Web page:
Apple will stick to its recently adopted policy of launching two iPhones per year, reports suggest, despite underwhelming demand for its first-ever mid-range handset.
In September, Apple, which has until now released a single new phone annually, broke with past form to release two new iPhones simultaneously. Alongside the top-end iPhone 5S came the lower-specc’d iPhone 5C that swapped aluminium and glass for a cheaper plastic construction.
Pegged as the ‘budget iPhone’ ahead of launch, the iPhone 5C was expected to be the handset that took Apple smartphones to a new market of cost-conscious consumers.
However, its unexpectedly high price point appears to have severely hampered its prospects at the cash registers, amid reports that Apple has downgraded orders from supply-chain partners.
However, that doesn’t appear to have dented the tech giant’s confidence that its policy of multiple smartphone releases in a single year is the right one. Not if influential Morgan Stanley analyst Katy Huberty can be believed, anyway.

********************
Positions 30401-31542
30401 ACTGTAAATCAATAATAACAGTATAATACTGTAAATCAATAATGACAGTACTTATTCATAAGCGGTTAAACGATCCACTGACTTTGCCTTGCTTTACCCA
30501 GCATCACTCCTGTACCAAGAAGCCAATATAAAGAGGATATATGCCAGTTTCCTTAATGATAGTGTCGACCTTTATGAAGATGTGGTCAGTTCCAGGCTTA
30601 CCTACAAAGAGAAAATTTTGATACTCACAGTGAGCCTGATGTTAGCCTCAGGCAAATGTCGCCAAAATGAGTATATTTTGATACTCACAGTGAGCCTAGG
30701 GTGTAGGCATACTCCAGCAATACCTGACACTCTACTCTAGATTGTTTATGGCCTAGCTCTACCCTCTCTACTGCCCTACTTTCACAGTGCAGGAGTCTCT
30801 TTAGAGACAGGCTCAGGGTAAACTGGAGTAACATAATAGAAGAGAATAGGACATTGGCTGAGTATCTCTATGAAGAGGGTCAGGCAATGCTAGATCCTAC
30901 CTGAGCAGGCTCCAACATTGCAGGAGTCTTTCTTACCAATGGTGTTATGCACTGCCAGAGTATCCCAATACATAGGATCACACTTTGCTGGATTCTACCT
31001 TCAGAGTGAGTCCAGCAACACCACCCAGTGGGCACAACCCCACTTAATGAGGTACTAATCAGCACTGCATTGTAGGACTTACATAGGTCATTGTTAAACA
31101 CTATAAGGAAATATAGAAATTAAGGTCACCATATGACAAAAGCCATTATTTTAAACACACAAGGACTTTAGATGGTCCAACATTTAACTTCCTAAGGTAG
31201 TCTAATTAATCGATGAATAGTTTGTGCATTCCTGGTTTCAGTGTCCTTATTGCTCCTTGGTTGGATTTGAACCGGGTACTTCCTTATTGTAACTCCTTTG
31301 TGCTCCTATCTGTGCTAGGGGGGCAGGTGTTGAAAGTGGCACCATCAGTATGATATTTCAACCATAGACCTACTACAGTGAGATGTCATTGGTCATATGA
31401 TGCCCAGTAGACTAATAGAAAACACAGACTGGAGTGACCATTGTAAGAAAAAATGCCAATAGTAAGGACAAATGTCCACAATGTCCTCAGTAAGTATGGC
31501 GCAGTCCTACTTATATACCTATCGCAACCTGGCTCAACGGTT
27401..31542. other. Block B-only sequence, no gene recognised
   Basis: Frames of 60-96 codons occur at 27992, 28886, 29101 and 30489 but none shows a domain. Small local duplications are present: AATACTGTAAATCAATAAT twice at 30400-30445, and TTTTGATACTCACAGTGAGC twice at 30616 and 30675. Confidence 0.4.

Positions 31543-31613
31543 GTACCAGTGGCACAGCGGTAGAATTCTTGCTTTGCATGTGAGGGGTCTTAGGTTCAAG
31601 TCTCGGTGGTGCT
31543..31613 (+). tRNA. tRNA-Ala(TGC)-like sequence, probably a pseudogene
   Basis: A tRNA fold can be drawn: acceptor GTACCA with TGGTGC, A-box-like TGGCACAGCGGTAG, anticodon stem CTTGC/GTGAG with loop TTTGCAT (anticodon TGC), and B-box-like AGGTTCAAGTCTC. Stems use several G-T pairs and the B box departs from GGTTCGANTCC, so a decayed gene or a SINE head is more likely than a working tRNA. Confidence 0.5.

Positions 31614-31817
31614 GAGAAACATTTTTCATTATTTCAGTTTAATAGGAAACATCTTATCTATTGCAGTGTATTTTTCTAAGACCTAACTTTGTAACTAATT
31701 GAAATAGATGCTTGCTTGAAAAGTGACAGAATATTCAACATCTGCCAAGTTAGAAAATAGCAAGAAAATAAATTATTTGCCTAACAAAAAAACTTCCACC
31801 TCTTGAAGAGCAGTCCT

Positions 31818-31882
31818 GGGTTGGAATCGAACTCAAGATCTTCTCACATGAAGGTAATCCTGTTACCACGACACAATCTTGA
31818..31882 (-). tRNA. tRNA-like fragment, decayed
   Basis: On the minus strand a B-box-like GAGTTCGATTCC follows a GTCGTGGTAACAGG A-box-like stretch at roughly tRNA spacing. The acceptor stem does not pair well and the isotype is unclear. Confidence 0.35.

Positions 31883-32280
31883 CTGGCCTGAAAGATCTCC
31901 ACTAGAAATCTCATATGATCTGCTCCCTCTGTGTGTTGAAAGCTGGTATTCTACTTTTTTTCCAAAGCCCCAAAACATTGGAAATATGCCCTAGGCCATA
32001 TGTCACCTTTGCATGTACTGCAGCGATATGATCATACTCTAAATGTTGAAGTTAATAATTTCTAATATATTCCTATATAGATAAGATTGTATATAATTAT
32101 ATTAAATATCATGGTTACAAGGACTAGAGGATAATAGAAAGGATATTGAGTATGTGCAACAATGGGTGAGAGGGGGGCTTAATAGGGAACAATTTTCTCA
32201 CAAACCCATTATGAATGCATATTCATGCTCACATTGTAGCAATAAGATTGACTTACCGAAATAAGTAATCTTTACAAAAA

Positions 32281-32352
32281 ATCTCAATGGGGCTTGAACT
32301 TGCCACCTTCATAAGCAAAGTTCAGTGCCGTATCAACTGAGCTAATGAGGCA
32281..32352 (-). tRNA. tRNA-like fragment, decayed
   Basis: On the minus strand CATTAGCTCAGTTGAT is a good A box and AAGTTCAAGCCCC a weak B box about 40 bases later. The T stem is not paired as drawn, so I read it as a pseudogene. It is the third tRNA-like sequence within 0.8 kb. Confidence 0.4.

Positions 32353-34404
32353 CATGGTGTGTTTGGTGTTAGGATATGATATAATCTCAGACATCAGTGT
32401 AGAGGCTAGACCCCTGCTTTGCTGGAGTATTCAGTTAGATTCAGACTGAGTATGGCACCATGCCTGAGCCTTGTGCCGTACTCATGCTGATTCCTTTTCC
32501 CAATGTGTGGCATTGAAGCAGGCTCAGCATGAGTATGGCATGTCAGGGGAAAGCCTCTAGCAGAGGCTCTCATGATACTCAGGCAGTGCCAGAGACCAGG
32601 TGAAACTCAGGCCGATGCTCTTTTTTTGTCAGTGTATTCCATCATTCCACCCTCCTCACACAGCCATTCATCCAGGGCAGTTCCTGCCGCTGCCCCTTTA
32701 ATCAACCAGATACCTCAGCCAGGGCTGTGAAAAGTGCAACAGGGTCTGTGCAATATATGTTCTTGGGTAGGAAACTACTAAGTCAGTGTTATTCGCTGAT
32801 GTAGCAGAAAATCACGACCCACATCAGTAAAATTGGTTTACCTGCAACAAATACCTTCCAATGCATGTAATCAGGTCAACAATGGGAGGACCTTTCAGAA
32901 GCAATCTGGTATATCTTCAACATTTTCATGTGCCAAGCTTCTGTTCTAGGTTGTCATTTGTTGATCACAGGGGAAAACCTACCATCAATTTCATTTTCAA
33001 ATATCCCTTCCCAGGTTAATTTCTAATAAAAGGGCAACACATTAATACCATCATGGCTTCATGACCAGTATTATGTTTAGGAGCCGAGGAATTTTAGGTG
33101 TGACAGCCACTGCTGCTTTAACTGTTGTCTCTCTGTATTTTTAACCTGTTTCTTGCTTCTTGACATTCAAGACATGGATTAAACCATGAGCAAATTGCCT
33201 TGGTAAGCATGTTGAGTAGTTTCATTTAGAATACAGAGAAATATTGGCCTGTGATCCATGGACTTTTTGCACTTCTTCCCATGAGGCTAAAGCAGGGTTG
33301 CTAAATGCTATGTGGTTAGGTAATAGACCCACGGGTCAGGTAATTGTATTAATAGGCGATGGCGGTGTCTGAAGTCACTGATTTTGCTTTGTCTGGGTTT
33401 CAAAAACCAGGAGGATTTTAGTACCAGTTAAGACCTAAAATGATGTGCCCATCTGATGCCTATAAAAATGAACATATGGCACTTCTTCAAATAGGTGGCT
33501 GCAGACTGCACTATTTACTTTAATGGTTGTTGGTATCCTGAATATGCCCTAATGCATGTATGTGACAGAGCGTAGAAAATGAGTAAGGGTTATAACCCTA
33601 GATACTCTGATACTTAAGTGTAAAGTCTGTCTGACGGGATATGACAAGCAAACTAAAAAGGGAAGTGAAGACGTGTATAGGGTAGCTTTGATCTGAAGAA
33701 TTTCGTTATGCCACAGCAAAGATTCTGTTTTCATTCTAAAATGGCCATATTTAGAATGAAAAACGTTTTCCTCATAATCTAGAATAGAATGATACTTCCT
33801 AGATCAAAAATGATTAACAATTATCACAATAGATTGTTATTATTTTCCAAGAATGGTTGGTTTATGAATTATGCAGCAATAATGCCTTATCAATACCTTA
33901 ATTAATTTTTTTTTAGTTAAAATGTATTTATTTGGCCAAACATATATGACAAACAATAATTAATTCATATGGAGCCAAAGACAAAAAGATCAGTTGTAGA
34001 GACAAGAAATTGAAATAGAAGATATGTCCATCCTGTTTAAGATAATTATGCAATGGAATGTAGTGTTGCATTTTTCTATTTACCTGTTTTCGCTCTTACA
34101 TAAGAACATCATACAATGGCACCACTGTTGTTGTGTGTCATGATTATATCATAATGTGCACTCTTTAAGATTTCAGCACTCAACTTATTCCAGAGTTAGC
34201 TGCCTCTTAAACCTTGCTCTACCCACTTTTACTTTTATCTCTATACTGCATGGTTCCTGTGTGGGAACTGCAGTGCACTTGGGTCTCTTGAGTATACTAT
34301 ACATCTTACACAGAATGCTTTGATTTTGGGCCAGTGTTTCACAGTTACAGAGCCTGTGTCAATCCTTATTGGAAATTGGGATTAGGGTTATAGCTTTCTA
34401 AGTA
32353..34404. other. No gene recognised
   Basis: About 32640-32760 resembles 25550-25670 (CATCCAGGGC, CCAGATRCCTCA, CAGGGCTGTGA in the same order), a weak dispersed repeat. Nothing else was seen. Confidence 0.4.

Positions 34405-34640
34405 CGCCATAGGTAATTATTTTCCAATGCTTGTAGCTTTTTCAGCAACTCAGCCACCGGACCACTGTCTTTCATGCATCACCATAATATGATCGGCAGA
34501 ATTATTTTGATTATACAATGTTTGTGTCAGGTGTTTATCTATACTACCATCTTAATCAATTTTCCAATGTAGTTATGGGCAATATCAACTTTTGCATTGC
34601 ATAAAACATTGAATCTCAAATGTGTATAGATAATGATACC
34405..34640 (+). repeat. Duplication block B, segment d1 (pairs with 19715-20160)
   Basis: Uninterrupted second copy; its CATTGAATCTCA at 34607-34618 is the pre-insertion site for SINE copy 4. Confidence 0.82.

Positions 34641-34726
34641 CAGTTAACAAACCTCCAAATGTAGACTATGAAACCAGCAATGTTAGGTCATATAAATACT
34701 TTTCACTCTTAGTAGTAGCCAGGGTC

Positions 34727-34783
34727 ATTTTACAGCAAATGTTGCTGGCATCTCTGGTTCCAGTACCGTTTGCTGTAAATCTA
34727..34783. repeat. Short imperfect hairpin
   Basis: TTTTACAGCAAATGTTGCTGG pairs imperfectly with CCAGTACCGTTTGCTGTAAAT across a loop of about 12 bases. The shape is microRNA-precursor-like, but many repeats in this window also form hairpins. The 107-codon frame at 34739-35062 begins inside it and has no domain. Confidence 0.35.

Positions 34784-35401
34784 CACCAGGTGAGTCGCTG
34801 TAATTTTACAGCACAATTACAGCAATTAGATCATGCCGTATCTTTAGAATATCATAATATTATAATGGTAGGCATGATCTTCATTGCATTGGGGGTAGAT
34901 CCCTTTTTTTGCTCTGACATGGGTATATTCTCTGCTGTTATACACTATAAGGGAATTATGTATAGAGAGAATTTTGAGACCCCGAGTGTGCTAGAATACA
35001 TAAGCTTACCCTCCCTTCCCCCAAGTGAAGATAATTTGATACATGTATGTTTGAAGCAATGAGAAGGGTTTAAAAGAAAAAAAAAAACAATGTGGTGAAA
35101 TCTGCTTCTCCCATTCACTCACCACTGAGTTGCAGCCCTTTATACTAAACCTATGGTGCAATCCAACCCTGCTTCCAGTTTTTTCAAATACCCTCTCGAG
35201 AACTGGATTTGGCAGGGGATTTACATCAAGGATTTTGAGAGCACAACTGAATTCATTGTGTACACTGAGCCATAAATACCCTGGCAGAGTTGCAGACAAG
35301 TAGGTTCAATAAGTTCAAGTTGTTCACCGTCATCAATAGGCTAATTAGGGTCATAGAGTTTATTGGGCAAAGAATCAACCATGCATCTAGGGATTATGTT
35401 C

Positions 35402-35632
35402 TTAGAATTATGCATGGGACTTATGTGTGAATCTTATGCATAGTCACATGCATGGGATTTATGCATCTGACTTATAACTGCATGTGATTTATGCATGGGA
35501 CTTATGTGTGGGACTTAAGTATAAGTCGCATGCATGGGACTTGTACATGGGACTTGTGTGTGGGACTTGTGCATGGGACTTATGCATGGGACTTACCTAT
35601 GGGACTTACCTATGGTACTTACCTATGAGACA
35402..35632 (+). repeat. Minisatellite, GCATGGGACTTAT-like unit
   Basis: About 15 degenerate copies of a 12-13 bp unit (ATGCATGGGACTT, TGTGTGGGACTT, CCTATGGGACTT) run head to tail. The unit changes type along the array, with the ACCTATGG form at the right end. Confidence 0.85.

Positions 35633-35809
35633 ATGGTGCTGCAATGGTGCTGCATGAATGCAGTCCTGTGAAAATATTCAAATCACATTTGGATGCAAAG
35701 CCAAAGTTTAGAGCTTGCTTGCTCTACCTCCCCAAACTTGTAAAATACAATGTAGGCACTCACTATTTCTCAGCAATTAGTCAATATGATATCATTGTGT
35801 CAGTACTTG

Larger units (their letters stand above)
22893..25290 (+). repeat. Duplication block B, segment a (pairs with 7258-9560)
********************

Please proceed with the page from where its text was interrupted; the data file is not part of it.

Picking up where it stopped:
In a note to investors, Huberty, who based her projections on a meeting with Apple CEO Tim Cook and Chief Financial Officer Peter Oppenheimer, forecasts that we can expect "multiple [iPhone] refreshes per year" from hereon in.
What isn’t clear is whether this means we can expect iterative variants of the top-end iPhone aimed at different markets a la Samsung’s variations on its Galaxy S handsets.
It could be that Huberty’s talk of "multiple refreshes" refers instead to new, cheaper iPhones continuing to appear alongside new high-end, costlier kits.
Morgan Stanley’s number cruncher apparently didn't reveal that she expects from forthcoming iPhones when it comes to spec sheets.
However, rumours indicate it could be home to a larger five-inch screen, possibly fashioned from super-robust sapphire.